With the growing popularity of the Bitcoin system as the leading virtual, de-centralized currency of the world, there has been a subsequent rise in regulatory concerns about its possible impact on real currencies, tax implications, potential for frauds and criminal use.
This has led many countries to issue legal ordinances or guidelines for Bitcoin use in their respective jurisdictions. Let us have a look at the major countries of the world where Bitcoin has run into regulatory issues:-
The hacking of Australian Bitcoin Bank in October 2013 which led to losses of over $1Mn Bitcoins raised security concerns over Bitcoins in Australia. The Reserve Bank of Australia and the Australian Taxation office have indicated that they want to tax the virtual currency in the same way as any commercial transaction.
The Central bank of Bangladesh has banned the use of virtual currencies including Bitcoins in September 2014, making it a punishable offence under Bangladesh’s strict anti-money laundering laws.
It is one of the few countries to have enacted a law pertaining to creation of electronic currencies and payment systems. There have been no prohibitions put on Bitcoins as such.
The Central Bank of Bolivia (BCB) has banned the use of bitcoin citing regulatory concerns. The BCB’s belief is that the cryptocurrency can lead to tax evasion by business entities.
Bitcoins are not considered legal tender implying no legal recognition in Canada. Canada’s revenue agency plans to tax bitcoins as per tax rules pertaining to Barter and Speculative transactions.
China is one of the few countries to outrightly restrict Bitcoin use and prohibit financial institutions and banks from dealing in Bitcoins. In a December 2013 notice by the Central Bank of China, Bitcoin was dubbed as a “Virtual Commodity” and its use as a currency discouraged.
Equador has banned Bitcoin and has instead opted for creation of a new state run currency and an electronic money system which will be backed by the assets of Central Bank of Equador.
There has been considerable debate in the European Union on the classification of Bitcoin. The October 2012 European Central Bank report on virtual currency schemes touches upon the legality of Bitcoins under the existing EU laws. The European Banking Authority has warned against the risks of using Bitcoins stating that is not regulated.
Specific instructions on the use of virtual currencies like Bitcoins are applicable in Finland. These have been laid down by Vero Skatt (The Finnish Taxation Authority). Any gains in the transactions involving Bitcoins is subject to capital gains tax.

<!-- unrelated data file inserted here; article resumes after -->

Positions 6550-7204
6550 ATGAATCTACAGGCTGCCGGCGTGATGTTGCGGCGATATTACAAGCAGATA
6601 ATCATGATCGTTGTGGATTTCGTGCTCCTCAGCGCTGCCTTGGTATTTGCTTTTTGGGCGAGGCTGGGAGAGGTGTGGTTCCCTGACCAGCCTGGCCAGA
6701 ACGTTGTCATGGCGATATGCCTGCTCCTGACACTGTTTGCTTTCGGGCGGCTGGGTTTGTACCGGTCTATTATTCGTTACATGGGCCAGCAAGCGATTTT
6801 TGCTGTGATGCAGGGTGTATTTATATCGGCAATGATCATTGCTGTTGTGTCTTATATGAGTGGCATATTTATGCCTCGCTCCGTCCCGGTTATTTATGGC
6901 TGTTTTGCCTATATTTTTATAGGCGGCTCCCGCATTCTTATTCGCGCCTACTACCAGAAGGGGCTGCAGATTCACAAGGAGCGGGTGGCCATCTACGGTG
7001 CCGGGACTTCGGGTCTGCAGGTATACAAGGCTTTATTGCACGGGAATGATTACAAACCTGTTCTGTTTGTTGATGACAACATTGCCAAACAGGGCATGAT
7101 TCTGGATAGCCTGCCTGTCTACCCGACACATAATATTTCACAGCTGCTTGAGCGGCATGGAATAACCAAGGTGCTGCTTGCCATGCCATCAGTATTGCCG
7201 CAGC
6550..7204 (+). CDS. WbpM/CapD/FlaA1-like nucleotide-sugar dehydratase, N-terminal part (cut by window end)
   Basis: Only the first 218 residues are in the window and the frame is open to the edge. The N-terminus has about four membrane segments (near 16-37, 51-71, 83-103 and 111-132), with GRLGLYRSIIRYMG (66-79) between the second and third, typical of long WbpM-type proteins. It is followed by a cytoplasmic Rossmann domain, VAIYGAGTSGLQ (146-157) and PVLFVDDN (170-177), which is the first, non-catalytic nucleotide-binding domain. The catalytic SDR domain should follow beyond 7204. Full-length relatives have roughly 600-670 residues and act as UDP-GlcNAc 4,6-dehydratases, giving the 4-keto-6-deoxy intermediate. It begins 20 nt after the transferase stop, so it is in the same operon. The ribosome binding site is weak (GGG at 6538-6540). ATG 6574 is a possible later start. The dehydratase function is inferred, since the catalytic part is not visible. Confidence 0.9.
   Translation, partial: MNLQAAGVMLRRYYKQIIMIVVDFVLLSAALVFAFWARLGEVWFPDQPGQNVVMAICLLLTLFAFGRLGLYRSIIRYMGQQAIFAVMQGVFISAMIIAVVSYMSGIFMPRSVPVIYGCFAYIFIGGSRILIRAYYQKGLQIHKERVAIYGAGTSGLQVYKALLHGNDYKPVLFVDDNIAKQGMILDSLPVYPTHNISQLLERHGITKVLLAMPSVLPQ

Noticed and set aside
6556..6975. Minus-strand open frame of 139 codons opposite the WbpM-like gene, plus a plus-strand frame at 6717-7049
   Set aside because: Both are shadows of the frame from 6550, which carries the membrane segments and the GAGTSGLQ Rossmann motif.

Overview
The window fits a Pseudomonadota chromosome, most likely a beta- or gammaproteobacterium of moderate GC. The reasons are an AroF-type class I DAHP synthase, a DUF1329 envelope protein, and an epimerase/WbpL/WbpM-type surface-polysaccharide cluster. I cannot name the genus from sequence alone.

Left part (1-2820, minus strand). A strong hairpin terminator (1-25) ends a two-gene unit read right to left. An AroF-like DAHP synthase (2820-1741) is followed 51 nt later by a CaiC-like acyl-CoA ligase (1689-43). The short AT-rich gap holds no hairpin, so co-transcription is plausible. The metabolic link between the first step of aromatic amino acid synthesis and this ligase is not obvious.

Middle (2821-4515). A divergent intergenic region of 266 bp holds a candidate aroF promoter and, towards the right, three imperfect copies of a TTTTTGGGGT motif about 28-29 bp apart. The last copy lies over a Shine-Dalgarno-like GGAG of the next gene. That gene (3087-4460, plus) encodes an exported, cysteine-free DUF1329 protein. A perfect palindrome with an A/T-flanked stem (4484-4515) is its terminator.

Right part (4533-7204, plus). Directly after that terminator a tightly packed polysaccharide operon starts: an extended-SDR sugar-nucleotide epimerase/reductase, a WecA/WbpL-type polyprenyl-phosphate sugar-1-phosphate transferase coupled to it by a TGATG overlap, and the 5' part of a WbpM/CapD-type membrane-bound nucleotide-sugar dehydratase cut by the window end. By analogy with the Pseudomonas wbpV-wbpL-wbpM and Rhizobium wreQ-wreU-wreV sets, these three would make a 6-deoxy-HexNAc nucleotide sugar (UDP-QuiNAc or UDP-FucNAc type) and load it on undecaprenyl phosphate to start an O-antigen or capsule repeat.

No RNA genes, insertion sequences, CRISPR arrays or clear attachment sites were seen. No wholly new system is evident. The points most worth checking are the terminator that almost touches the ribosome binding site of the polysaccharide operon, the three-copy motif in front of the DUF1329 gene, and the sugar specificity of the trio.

There is no law in Hong Kong which directly regulates the use of Bitcoins or any other virtual currencies. However, the government is monitoring the use of Bitcoin closely to prohibit its use in unlawful activities like money laundering and fraud.
There is no explicit framework for regulating or prohibiting Bitcoin use in India. However, the Reserve Bank of India (RBI), India’s central bank has issued a notice citing money laundering and security concerns in the usage of bitcoins following which India’s largest Bitcoin trading platform was forced to shut down.
Israeli Tax authority is considering taxing the gains made through Bitcoin trading. There have even been cases of extortion request for payment of Bitcoins made on Israeli banks.
The central bank of Kyrgyzstan – The National Bank of the Kyrgyz Republic has banned the use of digital currencies and Bitcoins citing lack of centralization, risky nature of the currency and legal issues.
Russia’s central bank – Bank of Russia, considers Bitcoin as money substitute which can be used for money laundering and for funding terrorist activities. Hence the use of bitcoins in the Russian Federation is restricted.
Financial Supervisory Commission, the capital markets regulator of Taiwan has raised its concerns over the volatile, speculative nature of the Bitcoin and as a result it is opposed to installation of Bitcoins ATMs in Taiwan.
Bitcoin is currently unregulated in the United Kingdom. Capital gains tax is applicable on profits or losses made through Bitcoin trading whereas VAT is applicable for any goods sold in exchange for Bitcoins.
The U.S has been perhaps the most welcoming of all nations towards virtual currencies like Bitcoin. No final rules exist yet to regulate Bitcoins. However, there are many new rules being tabled which propose a regulatory framework governing Bitcoins.
The Bottom Line
As can be seen from the Bitcoin regulations across various countries in the world, there exists no clear cut consensus on how to proceed with developing a broad regulatory framework which addresses security concerns without undermining the innovative aspects of the Bitcoin currency. Regulations are bound to increase with the growing interest in bitcoin however, the path which they pave for Bitcoin in the future remains to be seen.